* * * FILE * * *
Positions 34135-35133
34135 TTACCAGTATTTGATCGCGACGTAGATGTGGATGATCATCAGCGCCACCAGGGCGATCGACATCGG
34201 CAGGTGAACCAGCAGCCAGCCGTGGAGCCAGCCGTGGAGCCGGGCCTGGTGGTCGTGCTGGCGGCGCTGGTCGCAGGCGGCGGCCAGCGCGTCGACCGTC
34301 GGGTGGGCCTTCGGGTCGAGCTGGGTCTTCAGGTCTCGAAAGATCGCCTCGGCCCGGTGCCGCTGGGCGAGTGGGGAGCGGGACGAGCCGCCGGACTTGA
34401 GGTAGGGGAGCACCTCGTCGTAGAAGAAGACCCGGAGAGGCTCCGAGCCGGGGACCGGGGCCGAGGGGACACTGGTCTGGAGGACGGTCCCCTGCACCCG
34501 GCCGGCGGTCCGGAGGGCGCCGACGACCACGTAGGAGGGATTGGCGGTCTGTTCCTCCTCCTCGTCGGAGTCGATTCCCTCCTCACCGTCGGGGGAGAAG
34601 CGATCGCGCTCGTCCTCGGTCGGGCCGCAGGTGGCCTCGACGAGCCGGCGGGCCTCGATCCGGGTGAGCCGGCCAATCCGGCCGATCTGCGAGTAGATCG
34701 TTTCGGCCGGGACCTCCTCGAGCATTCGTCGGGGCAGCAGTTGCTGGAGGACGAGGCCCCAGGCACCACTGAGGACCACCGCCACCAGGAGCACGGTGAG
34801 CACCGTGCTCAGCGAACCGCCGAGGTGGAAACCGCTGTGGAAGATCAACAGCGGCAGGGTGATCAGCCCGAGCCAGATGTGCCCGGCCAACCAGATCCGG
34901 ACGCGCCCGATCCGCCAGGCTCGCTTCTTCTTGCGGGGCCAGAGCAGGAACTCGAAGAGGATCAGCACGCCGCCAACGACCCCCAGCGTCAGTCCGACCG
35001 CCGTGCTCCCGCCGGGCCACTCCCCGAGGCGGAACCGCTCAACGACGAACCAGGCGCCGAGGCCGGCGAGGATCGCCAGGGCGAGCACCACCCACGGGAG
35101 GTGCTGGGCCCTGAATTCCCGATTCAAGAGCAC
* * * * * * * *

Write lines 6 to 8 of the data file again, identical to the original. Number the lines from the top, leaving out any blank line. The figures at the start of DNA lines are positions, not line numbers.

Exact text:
34501 GCCGGCGGTCCGGAGGGCGCCGACGACCACGTAGGAGGGATTGGCGGTCTGTTCCTCCTCCTCGTCGGAGTCGATTCCCTCCTCACCGTCGGGGGAGAAG
34601 CGATCGCGCTCGTCCTCGGTCGGGCCGCAGGTGGCCTCGACGAGCCGGCGGGCCTCGATCCGGGTGAGCCGGCCAATCCGGCCGATCTGCGAGTAGATCG
34701 TTTCGGCCGGGACCTCCTCGAGCATTCGTCGGGGCAGCAGTTGCTGGAGGACGAGGCCCCAGGCACCACTGAGGACCACCGCCACCAGGAGCACGGTGAG